Link to Owner Dr. Robert B. Pamplin Jr.



Program is funded by Clackamas County and Substance Abuse and Mental Health Services Administration

A group in Estacada is focused on reducing underage alcohol and marijuana use.

The Estacada Prevention Alliance began meeting via Zoom in November and is funded through a grant Antfarm Youth Services received from the Substance Abuse and Mental Health Services Administration and the Children, Family, and Community Connections Division of Clackamas County. The goal of the alliance, which includes 30 members from different areas of the community, is to identify the causes of underage alcohol and marijuana use and build evidence-based strategies that will focus on prevention among youths ages 9-20 in the Estacada area.

The group's first meetings focused on examining the root causes of underage marijuana and alcohol use. Team members have also facilitated several youth focus groups.

"We've done the groundwork, and now we can start to plan," said Julie Syring, the program's coordinator.

Several of the group's focuses will be changing the messages that are sent out to youths, as well as utilizing the community's strengths.

"There are a lot of different messages going out," Syring said. "We want to have businesses and organizations give the same message about underage drinking."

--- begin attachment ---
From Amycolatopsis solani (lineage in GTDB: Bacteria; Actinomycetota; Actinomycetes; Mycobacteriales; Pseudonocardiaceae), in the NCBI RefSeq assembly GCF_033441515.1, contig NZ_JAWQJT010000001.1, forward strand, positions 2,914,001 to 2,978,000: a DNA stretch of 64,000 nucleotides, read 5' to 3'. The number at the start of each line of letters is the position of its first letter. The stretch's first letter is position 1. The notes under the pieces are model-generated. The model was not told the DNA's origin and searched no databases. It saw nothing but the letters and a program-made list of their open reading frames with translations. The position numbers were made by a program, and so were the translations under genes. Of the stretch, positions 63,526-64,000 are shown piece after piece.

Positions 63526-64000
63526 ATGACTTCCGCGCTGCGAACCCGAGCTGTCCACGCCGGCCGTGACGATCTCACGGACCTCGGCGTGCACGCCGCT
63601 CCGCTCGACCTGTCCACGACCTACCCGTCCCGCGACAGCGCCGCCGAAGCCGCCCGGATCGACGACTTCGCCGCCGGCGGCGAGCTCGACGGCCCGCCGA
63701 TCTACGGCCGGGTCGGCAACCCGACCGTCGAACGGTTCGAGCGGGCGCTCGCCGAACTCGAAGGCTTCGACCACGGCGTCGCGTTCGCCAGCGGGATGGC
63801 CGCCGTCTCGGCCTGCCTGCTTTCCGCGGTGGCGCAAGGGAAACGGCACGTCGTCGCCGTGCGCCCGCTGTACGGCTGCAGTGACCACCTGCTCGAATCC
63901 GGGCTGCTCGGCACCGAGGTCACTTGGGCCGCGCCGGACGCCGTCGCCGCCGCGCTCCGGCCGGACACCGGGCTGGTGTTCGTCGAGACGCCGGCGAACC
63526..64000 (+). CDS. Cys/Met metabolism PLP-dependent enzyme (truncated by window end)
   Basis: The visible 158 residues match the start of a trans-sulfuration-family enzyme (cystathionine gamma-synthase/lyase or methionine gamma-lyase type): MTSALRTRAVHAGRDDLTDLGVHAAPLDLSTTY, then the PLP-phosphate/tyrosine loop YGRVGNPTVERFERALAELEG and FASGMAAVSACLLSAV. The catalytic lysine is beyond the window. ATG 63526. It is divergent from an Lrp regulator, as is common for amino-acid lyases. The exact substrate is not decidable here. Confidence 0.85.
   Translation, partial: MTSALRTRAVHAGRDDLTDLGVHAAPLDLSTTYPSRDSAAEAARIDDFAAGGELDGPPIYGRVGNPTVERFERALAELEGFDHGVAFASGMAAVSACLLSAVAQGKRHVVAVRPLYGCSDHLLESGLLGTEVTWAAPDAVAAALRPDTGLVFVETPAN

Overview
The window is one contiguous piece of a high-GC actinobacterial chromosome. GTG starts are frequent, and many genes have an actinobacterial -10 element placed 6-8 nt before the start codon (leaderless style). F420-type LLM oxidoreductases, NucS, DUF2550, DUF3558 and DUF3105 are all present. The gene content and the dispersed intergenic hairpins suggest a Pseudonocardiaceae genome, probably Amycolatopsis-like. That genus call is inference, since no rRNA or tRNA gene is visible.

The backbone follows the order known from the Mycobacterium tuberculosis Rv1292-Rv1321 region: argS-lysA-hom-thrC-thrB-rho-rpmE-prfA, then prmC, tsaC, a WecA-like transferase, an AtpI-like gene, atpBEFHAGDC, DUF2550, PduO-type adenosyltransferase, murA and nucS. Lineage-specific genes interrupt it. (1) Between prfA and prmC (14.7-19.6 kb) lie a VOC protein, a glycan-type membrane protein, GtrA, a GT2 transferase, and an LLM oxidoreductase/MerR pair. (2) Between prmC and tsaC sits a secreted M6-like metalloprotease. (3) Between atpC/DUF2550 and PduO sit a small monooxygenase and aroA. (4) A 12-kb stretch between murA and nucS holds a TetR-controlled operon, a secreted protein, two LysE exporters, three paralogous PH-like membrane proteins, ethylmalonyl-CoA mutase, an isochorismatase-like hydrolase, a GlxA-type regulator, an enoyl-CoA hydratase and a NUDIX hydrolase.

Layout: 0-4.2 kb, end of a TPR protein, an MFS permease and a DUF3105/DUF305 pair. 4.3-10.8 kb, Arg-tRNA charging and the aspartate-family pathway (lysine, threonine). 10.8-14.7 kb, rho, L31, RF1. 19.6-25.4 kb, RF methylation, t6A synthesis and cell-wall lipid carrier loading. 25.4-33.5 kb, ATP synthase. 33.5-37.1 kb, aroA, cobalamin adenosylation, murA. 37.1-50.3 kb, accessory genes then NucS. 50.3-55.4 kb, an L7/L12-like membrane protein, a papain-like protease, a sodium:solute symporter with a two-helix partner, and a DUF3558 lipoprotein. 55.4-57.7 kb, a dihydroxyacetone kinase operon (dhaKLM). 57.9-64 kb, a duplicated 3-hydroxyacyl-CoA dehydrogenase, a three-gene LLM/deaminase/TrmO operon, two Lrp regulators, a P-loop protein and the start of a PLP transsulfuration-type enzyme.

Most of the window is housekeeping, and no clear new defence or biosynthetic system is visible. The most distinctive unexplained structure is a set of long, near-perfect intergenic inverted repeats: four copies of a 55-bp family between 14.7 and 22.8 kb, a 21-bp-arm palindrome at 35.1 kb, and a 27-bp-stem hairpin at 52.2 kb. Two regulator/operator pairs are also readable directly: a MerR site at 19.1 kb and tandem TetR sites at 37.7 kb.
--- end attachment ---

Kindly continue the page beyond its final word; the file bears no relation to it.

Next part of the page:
They also hope to facilitate additional information about the effects of underage drinking and drug use.

"It's more than just saying no (to drinking and drugs). We want to focus on why we don't do it," she said.

Syring also hopes to change the narrative that the majority of youths are drinking. According to an Estacada School District survey from 2018, 3.7% of sixth graders, 18.4% of eight graders and 25% of 11th eleventh graders said they had taken at least one drink within the past month. When asked if they thought most students have had at least one drink of alcohol, 37% of sixth graders, 57% of eighth graders and 87% of eleventh graders said yes.

Syring said that community support is valuable in helping students form healthy habits.

"It takes a village all coming together, not to replace the parents, but to come alongside parents," she said, adding that the group plans to collaborate with similar organizations in Estacada, including Teen Challenge and Todos Juntos.

She looks forward to the work the Estacada Prevention Alliance will do in the future.

"It's really taken off. The community is really ready for something like this," Syring said. "I've been involved in this community for so long, and I've seen outside programs come and go. I'm excited that this will be completely community owned. We can take ownership in empowering youth in our community."

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